celebrated John W. Rudy (Luzerne county)
murder case, in which Rudy was convicted of
parricide almost entirely upon circumstantial
evidence, in the first degree.
A new trial was asked for on the grounds
tbat the Judge of tho lower court was in error
in not allowing Rudy's counsel to prove an
alibi; that a partial charge was delivered, and
that inrors were stood aside Justice Sterrett
held that the practice of standing aside jurors
is fortified by inheritance, constant custom
and ordinary usage until it has become positive
law, and become susceptible of no sufficient
revocation. The only possible error was in the
finding of the jury, and the Lower Court,
familiar with tho case, seemed satisfied.
"There is nothing on the record to justify the
setting aside of the verdict," saysjthe eminent
jurist in conclusion.
Suit on a Contract.
The case of Keller & Bush against Peter Mc
Cauley, an error to the Common Pleas Court of
Jefferson county, wasirgued. The suit is on a
contract for the construction of the Clearfield
and Jefferson Railroad, Keller & Bush sub-letting
the contract for the masonry work on a
portion of the road to McCauley. There was a
dispute as to the price azreed upon, and Mc
Cauley brought suit, receiving a verdict in the
lower Court, from which Keller A Bush
Superior Court Notes.
Air argument was heard on tho appeal of M.
M. Dick, administrator of James A. Dick, on
Its superior excellence proven in millions of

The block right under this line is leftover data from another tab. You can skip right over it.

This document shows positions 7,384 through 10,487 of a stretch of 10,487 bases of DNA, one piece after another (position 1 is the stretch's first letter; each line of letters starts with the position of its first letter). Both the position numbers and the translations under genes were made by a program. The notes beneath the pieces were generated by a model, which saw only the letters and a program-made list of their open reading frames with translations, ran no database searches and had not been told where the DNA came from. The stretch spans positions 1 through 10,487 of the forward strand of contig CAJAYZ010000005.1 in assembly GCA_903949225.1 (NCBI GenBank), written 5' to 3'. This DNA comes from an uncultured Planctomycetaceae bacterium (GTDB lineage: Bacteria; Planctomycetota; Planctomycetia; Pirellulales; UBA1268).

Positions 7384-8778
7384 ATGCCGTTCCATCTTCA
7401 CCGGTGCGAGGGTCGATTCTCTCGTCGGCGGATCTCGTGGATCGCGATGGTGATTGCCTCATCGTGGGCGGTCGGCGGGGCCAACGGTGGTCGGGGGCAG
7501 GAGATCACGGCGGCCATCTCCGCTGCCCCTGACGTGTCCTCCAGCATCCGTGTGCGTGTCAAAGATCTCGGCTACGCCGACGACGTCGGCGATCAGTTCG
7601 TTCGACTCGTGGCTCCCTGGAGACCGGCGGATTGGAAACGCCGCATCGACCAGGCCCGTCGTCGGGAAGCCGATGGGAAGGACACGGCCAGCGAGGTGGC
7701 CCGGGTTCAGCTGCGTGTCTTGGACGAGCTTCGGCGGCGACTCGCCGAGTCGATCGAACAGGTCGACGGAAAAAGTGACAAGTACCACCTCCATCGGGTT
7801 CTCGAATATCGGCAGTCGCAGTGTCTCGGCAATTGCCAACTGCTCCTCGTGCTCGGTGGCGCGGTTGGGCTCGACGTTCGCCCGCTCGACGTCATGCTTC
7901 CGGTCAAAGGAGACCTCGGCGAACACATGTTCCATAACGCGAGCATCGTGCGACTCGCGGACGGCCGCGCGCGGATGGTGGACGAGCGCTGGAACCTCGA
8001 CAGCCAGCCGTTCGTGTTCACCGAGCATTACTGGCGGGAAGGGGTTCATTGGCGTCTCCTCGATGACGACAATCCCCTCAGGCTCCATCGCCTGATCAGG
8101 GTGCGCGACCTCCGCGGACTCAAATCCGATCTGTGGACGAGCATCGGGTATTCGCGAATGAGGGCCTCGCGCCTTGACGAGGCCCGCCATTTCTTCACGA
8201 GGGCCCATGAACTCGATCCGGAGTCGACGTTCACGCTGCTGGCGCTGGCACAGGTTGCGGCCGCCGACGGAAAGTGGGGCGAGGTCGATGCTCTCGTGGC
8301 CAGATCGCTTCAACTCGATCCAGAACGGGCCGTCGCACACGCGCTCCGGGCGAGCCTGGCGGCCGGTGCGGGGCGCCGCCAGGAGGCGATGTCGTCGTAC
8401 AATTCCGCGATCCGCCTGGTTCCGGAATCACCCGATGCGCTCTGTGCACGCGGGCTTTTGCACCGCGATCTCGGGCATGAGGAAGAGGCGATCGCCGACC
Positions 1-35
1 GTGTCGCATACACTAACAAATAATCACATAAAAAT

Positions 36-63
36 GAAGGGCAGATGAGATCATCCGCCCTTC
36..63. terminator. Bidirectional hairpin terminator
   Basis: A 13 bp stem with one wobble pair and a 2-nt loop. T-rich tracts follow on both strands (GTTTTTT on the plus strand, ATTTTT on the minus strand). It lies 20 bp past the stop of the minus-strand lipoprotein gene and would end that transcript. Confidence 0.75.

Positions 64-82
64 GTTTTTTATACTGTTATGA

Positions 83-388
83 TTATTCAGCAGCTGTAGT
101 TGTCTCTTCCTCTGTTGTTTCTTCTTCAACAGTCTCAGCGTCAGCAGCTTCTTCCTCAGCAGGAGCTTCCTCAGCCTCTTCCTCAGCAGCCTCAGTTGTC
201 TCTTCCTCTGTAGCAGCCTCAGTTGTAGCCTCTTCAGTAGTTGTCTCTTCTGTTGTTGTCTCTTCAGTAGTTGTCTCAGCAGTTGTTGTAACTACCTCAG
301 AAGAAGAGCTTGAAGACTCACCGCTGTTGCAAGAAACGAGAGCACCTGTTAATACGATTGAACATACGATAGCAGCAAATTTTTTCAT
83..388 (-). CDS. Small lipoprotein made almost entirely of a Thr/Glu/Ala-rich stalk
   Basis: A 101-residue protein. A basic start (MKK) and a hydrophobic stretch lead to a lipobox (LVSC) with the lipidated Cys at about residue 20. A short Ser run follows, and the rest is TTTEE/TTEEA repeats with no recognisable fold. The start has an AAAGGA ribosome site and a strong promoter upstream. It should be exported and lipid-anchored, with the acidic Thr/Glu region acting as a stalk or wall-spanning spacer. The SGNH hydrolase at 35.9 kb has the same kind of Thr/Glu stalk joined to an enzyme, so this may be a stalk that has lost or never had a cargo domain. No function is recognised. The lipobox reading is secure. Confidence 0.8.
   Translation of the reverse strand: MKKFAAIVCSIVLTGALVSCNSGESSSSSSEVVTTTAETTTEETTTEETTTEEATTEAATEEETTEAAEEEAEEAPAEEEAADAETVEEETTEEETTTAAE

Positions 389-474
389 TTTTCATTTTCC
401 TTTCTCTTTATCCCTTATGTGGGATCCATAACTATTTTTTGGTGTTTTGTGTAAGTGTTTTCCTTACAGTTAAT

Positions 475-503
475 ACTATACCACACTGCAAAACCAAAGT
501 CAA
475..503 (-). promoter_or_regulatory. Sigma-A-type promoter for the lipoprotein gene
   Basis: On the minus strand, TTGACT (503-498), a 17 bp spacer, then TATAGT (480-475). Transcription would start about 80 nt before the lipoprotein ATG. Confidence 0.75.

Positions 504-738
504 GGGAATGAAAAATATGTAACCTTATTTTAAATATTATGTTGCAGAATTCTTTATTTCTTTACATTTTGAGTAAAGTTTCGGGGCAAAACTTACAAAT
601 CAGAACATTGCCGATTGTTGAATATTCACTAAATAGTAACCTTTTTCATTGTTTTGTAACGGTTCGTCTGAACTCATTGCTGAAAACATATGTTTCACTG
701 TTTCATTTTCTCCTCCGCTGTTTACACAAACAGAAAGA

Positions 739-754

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It is used by the United States Government
Indorsed by the heads of the great universities
as the Strongest, Purest and most Healthful.
Dr. Price's Cream Baking Powder does not
Contain Ammonia, Lime or Alum. Sold only
means. PRICE BAKING POWDER CO.
NEW YORK. CHICAGO. ST. LOUIS.
celebrated DEnvER RANGE
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GRAFF, JBXTGTJS fc CO.,
632 and 631 LIBERTY STREET.
an error to the Common Pleas of Westmore
land county. Tho suit was that of Dick against
D. H. Williams, an action on a note, a verdict
having been given 1 or Williams in the court
IN the case of Edward Jones vs the Dela
ware, Lackawanna and Western Railroad Com.
pany. tried in Luzerne county. Justice Sterrett
refused to set aside a verdict for the plaintiff.
Jones lost his wife by an accident, and secured
a verdict for damages. Justice Sterrett held
that the evidence warranted tho verdict.
An argument was heard on the case of Sarah
and George Kramer against B. E. Wellendorf